China-backed Bruneian start-up Gallop Air is hoping to launch services in the third-quarter of 2024, as it looks to find backers and “local partners” – in addition to securing its air operator’s certificate (AOC).
In separate LinkedIn posts over the past week, Gallop, which is backed by China’s Shaanxi Tianju Investment Group, shed more light on its operating model, including a prospective network and launch timeline.
The airline signed a letter of intent in September for up to 30 Comac aircraft, in a deal worth over $2 billion. The agreement includes commitments for 15 C919 narrowbodies, making it the first foreign customer for the type.
Gallop, in its latest update, reveals that it has not yet secured its AOC – a vital step for it to commence operations – and that it was only greenlit to apply for the approval.
“[Brunei’s] Department of Civil Aviation will also conduct thorough audits and assessments of our aircraft before granting type certification approval,” Gallop adds.
The airline was incorporated in Brunei on 11 January this year, and is owned by a Singapore-based entity of the same name, which itself was incorporated in 2021. The latter is a wholly-owned unit of Shaanxi Tianju Investment Group in China.
“We remain open to engaging with potential local partners and investors who share our vision for enhancing regional connectivity and contributing to the growth of the aviation sector in Brunei,” the airline adds.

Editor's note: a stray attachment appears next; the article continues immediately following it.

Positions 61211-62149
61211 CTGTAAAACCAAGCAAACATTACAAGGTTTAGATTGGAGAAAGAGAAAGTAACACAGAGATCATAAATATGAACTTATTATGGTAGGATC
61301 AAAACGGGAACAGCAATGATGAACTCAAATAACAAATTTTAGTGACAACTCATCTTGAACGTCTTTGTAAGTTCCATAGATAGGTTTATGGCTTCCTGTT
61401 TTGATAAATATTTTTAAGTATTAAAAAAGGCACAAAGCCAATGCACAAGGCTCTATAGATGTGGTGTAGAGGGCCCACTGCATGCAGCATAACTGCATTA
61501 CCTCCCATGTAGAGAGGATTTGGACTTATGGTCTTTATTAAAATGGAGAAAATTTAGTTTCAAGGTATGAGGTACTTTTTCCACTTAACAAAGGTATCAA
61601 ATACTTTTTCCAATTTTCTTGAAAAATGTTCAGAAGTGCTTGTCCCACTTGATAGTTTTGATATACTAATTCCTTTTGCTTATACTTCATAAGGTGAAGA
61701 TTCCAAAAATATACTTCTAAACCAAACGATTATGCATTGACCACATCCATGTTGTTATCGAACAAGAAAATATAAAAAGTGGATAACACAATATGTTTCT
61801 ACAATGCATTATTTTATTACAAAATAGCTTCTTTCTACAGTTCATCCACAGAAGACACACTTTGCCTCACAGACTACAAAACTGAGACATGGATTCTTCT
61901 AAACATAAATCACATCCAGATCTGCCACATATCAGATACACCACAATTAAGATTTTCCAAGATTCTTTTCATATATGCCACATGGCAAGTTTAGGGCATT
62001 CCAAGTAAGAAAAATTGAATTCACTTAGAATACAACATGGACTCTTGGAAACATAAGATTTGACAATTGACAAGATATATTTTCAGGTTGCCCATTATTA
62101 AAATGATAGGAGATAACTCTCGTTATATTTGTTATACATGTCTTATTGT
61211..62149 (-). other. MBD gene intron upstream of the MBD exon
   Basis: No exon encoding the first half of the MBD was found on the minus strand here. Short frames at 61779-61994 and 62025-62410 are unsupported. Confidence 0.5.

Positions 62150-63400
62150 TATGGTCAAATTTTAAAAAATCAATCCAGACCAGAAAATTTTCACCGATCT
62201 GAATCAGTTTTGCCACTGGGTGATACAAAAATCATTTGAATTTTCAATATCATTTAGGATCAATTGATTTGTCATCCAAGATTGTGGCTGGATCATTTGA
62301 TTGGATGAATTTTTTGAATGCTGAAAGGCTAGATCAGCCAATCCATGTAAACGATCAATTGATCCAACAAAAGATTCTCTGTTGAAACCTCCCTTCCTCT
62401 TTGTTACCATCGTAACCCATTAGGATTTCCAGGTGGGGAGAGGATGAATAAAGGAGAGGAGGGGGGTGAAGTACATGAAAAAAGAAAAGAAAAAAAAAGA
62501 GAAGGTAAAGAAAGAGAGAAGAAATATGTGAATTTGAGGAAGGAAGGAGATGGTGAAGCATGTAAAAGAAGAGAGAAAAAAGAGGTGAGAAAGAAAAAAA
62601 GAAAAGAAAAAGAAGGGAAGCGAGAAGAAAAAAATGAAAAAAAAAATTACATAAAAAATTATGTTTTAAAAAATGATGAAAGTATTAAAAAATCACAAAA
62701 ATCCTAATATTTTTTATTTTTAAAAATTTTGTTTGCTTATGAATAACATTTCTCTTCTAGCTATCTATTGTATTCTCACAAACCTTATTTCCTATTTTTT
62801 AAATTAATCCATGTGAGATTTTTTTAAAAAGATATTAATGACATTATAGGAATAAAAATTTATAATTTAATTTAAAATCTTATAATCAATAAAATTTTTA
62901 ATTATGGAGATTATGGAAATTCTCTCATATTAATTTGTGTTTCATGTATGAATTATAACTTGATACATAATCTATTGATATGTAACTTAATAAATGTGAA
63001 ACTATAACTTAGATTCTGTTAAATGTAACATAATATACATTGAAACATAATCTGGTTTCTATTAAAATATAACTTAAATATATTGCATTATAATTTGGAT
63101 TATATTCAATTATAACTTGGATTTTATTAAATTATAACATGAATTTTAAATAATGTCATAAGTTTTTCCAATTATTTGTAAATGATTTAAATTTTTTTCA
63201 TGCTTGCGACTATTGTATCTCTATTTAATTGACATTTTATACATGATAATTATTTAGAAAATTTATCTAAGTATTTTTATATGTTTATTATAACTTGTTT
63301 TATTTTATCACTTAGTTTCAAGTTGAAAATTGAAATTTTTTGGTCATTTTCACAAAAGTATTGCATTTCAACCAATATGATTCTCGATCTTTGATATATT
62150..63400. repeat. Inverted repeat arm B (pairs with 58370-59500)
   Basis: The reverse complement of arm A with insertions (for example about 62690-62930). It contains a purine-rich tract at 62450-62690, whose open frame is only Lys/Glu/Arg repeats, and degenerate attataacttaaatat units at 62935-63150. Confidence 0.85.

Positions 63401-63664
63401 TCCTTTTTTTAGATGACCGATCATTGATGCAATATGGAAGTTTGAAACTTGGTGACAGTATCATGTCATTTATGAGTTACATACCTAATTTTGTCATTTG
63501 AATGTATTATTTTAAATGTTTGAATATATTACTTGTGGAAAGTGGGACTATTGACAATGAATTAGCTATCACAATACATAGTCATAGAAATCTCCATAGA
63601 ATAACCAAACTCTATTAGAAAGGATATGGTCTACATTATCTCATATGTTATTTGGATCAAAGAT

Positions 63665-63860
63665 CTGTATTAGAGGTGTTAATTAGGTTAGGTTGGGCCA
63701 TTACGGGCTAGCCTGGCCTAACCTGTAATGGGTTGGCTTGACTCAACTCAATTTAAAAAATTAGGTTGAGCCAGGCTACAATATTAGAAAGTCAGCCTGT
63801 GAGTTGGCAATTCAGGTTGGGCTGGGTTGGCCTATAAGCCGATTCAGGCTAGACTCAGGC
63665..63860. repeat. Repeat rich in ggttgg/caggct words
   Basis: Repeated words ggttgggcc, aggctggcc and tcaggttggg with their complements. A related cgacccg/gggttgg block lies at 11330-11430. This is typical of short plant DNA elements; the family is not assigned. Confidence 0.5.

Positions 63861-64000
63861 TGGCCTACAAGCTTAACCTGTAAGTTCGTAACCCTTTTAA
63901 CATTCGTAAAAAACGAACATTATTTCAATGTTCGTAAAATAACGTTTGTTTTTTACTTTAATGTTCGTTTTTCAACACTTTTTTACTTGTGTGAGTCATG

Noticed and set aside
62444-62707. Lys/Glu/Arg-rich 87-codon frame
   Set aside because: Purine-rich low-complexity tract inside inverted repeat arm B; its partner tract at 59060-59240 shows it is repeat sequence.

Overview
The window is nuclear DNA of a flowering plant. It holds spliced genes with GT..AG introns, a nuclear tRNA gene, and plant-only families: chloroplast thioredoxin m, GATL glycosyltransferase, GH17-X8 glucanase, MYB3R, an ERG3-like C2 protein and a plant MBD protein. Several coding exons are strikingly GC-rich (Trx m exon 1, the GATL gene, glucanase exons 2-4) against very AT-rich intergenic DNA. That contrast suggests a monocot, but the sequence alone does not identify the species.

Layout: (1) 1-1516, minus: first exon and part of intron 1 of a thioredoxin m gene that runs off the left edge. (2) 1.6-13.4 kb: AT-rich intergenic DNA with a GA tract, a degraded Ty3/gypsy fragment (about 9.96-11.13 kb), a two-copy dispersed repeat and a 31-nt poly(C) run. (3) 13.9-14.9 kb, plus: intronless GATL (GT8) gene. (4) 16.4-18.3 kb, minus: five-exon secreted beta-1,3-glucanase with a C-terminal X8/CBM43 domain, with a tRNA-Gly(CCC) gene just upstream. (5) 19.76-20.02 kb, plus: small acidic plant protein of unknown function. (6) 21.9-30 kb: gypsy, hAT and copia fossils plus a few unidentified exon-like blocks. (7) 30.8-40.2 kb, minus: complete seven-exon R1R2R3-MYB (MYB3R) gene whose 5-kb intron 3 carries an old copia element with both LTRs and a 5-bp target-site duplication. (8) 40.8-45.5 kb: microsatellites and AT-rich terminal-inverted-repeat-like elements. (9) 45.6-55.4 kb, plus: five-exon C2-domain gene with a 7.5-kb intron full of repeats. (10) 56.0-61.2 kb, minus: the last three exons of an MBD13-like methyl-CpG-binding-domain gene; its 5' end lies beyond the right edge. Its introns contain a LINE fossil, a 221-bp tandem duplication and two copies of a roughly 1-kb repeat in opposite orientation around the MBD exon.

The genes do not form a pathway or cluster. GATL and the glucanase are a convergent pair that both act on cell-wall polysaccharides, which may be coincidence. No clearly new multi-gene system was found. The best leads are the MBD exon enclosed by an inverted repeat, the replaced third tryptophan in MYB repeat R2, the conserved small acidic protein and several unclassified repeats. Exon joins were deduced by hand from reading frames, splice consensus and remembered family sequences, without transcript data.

Gallop adds that it is “on a mission” to make Brunei a “pivotal aviation hub”. The airline, if it is approved for operations, will be the country’s second airline, after flag carrier Royal Brunei Airlines.
Parent company Tianju had previously stated the airline could operate a “complementary business model” alongside Royal Brunei.
“With our fleet of Comac aircraft, we are set to enhance regional connectivity, offering direct flights connecting Brunei to cities in Southeast Asia, North Asia, and the Southwest Pacific regions. We believe in a shared commitment to advancing economic vitality in the region and fostering people-to-people exchanges and tourism,” the airline states.
Gallop will become the second known international operator of Chinese aircraft: Indonesian low-cost carrier TransNusa, which is linked to Chinese lessor CALC, operates a small fleet of ARJ21 regional jets, and recently deployed the type on international routes.